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Rod Stewart: Model Train Hobbyist
Although model trains might make you think "creepy dude in a basement," it's one of the most popular hobbies there is. The list of music-world enthusiasts includes Johnny Cash, Neil Young and Bruce Springsteen, but Stewart is rock's biggest model train superfan. When his massive 23 x 124-foot "Three Rivers City" train layout was featured on the cover of 'Model Railroader Magazine' in 2007, Stewart said, "I pity a man who doesn't have a hobby like this one."
Miranda Lambert: Salt-Shaker Collector
The Nashville star had a big hit with 'Gunpowder & Lead,' but at home she's all about salt & pepper -- in shakers. Despite a lot of teasing from her boyfriend, fellow country singer Blake Shelton, Lambert remains proud of her grandmotherly collection. "I actually have a knickknack shelf at 26," she says. "I think it's cool!"
Phil Collins: Alamo Historian
"Basically, now I've stopped being Phil Collins the singer. This has become what I do." Believe it or not, the "this" in question is Alamo scholarship. Most British kids don't even know what an Alamo is, but Collins has been obsessed with the famous battle ever since childhood, when he saw Fess Parker play Davy Crockett in a Disney movie. The former singer has a huge collection of Alamo memorabilia, and he's considering writing a book on the subject.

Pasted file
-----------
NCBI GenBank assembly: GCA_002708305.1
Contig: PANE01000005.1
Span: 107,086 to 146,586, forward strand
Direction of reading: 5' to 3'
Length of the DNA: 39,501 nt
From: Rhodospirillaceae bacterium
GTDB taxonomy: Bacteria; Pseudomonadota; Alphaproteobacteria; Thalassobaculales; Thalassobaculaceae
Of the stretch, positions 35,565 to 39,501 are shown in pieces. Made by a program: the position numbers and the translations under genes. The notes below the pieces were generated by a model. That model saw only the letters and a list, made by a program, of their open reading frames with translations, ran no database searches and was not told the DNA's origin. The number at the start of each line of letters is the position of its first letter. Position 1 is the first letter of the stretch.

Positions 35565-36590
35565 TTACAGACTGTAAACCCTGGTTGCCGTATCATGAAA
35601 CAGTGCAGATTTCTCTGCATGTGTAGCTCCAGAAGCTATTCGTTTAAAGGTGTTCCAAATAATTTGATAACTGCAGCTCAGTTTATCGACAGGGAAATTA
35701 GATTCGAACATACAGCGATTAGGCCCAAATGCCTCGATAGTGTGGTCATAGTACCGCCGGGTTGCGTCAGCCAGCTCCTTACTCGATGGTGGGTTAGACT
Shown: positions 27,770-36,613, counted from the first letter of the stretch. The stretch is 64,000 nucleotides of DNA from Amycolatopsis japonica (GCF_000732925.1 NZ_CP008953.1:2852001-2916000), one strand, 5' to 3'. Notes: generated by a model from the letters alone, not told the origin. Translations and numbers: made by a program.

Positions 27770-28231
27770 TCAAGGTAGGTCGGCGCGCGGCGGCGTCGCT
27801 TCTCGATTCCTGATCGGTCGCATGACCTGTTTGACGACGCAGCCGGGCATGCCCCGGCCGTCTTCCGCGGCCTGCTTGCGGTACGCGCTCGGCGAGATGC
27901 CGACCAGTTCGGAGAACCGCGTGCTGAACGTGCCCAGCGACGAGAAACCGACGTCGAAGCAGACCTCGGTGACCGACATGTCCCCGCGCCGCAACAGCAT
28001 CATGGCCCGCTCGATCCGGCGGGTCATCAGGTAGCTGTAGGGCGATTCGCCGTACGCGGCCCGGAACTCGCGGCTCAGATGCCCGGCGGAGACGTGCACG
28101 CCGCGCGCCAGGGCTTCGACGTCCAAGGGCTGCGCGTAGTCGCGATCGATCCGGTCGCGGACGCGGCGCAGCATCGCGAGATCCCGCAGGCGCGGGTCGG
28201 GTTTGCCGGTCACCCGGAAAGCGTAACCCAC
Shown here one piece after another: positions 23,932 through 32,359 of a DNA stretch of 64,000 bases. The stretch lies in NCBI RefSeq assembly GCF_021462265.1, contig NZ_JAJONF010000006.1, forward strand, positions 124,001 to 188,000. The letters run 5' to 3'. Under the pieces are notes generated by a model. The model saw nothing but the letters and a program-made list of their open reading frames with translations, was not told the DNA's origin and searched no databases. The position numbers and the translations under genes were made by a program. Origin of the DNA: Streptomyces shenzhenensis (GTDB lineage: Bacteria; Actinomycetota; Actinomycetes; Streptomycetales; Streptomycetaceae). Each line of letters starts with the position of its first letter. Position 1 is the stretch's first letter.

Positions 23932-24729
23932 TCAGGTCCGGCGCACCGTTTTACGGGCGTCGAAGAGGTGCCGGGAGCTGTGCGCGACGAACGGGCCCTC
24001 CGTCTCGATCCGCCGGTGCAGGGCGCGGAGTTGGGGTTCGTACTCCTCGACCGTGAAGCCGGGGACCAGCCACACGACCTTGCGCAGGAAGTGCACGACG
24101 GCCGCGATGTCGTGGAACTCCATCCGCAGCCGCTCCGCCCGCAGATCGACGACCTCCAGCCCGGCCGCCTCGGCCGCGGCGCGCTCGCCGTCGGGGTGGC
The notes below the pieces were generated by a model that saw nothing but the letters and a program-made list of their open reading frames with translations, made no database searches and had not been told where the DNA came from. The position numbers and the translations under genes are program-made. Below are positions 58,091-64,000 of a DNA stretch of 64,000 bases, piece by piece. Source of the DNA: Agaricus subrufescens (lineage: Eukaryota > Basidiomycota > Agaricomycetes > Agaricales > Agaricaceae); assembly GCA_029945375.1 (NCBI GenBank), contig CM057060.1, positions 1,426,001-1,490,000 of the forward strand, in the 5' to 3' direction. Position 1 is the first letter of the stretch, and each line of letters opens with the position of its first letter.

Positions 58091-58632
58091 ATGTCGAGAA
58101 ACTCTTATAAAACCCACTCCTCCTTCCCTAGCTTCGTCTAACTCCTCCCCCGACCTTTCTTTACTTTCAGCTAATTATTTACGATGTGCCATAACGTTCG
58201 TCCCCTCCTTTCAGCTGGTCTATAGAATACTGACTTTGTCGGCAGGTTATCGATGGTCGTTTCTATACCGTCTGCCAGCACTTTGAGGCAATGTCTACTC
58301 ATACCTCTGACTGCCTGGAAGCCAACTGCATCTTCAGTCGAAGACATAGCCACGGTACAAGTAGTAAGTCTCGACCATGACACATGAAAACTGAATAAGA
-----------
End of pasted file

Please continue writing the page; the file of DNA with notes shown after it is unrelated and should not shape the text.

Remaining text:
Alex James: Cheesemaker
The bad-boy Blur bassist traded booze and drugs for curds and whey when he moved to the English countryside and co-founded the tiny Evenlode Partnership cheese company. And thanks to award-winning wheels and wedges with names like "Little Wallop" and "Blue Monday," James is becoming a Big Cheese himself: He recently inked a deal to make organic cheeses for Prince Charles's luxury food brand.
Steve Vai: Beekeeper
Rock stars have gone to some ridiculous lengths to catch a buzz, but playing with swarms of bees is pretty extreme. Vai, a childhood member of the "Bee Catchers Club," rediscovered beekeeping in the 1990s, and now the guitar god is the proud owner of several thriving colonies. Every Christmas, the self-described "Bee Whisperer" harvests his signature Fire Garden Honey, giving some to friends and family, and selling the rest for charity.